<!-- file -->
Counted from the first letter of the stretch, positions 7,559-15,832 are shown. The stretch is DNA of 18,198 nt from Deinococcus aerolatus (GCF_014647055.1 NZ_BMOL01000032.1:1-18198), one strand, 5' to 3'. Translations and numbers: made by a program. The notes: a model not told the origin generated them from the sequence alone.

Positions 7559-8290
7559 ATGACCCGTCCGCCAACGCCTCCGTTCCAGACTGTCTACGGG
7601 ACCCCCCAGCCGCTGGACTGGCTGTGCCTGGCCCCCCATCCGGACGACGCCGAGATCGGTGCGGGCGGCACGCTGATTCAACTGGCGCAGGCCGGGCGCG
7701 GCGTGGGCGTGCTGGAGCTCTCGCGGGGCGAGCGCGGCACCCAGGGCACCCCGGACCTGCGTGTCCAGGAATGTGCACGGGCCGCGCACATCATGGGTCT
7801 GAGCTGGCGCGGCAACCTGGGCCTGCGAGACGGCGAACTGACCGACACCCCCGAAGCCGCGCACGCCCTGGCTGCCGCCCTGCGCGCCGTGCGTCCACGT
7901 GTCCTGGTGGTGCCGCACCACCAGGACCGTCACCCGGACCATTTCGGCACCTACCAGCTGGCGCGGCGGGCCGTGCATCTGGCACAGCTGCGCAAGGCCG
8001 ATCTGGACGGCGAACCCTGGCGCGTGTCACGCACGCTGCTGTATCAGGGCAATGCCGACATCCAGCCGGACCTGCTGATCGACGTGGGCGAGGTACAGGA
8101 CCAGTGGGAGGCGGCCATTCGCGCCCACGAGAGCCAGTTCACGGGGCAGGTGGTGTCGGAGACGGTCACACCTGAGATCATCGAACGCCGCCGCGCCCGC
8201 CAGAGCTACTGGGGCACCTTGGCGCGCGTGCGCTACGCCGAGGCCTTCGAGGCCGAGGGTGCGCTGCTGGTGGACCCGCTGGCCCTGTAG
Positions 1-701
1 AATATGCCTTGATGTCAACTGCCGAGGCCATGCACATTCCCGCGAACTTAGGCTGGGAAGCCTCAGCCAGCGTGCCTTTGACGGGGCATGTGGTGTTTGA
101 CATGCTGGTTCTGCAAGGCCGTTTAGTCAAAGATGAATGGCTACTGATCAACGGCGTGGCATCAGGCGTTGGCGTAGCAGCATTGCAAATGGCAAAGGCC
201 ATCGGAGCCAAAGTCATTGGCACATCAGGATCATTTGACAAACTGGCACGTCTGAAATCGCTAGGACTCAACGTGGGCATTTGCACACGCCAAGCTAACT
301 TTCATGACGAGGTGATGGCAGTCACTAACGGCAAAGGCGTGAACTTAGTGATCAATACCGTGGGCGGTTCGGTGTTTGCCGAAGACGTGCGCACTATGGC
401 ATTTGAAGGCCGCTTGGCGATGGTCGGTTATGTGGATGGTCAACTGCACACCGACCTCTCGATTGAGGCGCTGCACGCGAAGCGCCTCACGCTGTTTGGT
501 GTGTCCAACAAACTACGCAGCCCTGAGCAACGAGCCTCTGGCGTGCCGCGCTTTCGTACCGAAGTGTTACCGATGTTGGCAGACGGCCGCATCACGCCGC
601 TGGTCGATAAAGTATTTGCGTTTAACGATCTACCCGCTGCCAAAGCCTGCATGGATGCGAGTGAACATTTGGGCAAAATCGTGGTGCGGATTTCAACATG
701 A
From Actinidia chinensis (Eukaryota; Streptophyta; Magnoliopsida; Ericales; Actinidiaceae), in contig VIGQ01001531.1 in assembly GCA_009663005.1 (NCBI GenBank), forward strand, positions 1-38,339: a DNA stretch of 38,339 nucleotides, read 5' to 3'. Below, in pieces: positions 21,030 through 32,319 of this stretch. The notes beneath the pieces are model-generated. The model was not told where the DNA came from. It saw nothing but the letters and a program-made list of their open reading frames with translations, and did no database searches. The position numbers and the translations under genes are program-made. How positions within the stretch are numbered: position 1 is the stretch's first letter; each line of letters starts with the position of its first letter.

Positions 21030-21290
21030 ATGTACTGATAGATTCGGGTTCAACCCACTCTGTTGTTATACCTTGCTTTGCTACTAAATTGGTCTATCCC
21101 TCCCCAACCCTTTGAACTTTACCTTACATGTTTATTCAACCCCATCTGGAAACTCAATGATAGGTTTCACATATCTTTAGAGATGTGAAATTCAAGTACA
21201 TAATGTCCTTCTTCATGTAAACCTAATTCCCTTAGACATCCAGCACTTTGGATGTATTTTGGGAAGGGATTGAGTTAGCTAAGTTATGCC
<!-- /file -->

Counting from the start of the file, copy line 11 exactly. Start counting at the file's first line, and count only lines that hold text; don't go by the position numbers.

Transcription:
Positions 1-701